The FCA has refused an authorisation application from the directors behind a firm facing over £1m in claims over advice to invest in the collapsed Connaught Income funds.
The regulator says Strabens Hall is facing “inevitable insolvency” due to anticipated liabilities of £1.05m to eight of its customers who complained to the Financial Ombudsman Service about advice to invest the Connaught Income fund 1.
Strabens Hall directors Adam Benskin and John Halley applied for FCA authorisation for a company called Independent Family Advisers Ltd, which was incorporated in December 2013.
IFAL wanted FCA permission to acquire the Strabens Hall business – including its assets, staff and clients – but without the anticipated liabilities if the business becomes insolvent.
IFAL was to fund Strabens Hall after it entered insolvency so it could pursue a legal dispute with its professional indemnity insurer. The company believes this would lead to a settlement that would benefit the FOS complainants.
In its final notice, the FCA says it does not consider IFAL “fit and proper”.
It says: “The application, as submitted and as developed in representations following the warning notice, lacked detailed and clear proposals on issues of importance to consumers.
“It also lacked an appropriate recognition of the gravity of the anticipated circumstances of Strabens Hall’s failure and the consequences it could have for consumer creditors, public confidence in the system for redress provided by the FOS and for those funding the FSCS.
“In this case, the FCA notes the inadequacies in the original application and that IFAL has been slow to make changes to its application, that clarification has been provided in a piecemeal and incremental fashion and that IFAL has required considerable input from the FCA in developing its application.”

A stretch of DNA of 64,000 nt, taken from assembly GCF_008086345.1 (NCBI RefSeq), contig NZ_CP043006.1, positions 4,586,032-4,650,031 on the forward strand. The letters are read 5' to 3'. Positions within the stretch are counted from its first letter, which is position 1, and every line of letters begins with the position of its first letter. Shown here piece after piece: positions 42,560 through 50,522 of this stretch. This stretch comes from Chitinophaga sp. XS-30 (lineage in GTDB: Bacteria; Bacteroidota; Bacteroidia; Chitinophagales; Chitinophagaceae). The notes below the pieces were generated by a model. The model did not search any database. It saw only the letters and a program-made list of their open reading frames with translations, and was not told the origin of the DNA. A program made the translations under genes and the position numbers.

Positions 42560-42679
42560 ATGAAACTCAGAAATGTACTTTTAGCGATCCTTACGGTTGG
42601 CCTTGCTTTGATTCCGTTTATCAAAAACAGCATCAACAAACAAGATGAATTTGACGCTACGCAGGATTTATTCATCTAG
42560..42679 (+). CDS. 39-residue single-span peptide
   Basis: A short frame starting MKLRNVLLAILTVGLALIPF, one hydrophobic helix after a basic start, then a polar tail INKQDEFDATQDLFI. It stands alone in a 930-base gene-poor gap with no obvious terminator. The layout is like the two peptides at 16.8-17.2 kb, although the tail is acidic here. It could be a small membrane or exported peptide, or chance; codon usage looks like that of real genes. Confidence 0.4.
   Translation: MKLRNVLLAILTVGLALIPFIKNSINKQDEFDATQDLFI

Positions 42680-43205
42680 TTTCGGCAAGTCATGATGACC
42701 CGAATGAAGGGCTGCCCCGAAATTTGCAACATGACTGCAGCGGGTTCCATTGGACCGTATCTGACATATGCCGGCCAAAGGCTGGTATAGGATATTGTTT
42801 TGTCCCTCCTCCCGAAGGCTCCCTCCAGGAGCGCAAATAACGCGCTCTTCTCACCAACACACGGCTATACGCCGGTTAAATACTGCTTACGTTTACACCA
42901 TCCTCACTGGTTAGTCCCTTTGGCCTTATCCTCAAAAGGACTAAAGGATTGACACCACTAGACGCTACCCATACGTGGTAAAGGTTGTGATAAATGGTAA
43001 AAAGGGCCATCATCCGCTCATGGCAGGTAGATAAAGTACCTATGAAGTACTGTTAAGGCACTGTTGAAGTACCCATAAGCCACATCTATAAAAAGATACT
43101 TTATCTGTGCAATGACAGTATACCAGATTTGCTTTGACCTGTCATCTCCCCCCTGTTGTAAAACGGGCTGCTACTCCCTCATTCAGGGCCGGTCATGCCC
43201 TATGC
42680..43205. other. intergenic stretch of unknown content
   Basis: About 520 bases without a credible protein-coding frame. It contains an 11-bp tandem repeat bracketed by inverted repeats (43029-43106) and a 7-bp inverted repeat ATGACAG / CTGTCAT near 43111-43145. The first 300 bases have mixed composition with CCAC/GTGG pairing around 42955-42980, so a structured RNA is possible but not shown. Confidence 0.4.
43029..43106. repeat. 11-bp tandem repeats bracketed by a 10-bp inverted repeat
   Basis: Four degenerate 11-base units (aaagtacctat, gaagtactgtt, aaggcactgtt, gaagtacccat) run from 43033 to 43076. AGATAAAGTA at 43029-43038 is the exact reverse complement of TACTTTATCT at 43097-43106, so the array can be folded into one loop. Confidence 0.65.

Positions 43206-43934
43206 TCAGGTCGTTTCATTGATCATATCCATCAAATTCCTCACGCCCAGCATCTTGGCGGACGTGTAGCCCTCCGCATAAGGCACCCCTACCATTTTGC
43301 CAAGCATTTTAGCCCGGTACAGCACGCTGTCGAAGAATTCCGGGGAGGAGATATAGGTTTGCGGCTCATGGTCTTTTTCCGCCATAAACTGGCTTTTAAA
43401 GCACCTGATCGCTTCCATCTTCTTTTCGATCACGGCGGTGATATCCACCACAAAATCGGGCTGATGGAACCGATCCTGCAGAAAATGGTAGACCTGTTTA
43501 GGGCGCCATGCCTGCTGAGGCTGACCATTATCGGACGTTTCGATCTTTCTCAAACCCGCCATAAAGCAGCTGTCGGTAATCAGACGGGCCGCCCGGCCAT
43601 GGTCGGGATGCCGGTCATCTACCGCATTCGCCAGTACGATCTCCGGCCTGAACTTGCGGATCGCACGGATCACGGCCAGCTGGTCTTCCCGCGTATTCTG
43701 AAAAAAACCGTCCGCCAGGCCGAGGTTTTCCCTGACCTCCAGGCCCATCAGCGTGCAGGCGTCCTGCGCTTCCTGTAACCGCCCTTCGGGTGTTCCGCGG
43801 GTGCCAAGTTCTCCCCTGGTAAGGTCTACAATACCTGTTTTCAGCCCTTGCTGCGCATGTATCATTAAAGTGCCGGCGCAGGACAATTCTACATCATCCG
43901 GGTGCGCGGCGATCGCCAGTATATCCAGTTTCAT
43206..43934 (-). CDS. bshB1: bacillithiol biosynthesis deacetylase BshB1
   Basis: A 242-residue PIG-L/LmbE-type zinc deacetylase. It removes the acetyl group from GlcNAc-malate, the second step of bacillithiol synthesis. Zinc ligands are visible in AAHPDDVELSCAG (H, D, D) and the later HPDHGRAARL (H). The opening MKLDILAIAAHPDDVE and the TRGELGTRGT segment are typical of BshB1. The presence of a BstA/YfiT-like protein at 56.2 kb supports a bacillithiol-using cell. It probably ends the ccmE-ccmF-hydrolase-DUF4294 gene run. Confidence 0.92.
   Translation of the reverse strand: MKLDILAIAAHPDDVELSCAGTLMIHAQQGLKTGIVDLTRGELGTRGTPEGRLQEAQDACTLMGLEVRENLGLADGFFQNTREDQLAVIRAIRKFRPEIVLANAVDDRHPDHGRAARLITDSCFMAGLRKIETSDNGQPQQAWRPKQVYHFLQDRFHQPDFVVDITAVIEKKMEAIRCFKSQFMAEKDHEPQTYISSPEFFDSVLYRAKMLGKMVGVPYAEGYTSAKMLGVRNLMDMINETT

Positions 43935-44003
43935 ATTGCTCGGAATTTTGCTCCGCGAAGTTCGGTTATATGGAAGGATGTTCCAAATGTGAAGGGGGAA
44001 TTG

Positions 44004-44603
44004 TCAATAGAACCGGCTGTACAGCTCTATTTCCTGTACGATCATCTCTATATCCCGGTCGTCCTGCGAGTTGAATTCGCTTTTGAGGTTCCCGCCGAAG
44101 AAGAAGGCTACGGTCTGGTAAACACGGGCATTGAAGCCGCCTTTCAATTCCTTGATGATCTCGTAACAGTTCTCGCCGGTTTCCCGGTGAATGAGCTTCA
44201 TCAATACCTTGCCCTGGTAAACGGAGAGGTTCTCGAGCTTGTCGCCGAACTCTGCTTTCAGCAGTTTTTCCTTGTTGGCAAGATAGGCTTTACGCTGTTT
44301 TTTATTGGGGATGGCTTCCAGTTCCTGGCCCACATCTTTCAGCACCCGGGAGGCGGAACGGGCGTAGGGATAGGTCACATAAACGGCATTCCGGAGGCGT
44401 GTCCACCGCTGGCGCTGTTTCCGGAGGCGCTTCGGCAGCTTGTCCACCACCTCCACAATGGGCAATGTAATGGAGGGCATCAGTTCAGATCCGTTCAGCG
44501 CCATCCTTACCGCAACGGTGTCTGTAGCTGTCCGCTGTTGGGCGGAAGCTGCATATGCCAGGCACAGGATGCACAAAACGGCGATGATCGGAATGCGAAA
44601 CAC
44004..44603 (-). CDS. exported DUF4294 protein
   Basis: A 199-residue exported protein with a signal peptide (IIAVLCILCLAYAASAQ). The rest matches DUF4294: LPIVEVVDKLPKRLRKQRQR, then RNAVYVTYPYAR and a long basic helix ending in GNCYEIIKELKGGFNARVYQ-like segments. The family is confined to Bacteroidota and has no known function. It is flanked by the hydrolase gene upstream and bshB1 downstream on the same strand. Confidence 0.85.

In response to the FCA notice, Strabens Hall says: “The notice, while only published in June 2016, covers a phase of interaction with the FCA between September 2013 and the end of February 2015. There have been significant developments in the period since then and Strabens Hall is able to confirm that these include the successful conclusion of the dispute with its professional indemnity insurer on a satisfactory basis for all parties concerned.”
It adds: “Strabens Hall continues to more than meet its full legal and financial obligations, and is trading normally. Now that these matters have been concluded we look forward to continuing to focus on assisting clients meet their financial planning and investment objectives, whether directly or working in tandem with their other advisers.”
The Connaught Series 1 fund was suspended in March 2012 and Money Marketing revealed investors faced losses of up to 50 per cent.
In March 2015, the FCA announced plans to investigate Capita Financial Managers and Blue Gate Capital, the operators of the failed Connaught Income Series 1 Fund, after it withdrew from talks with the firms.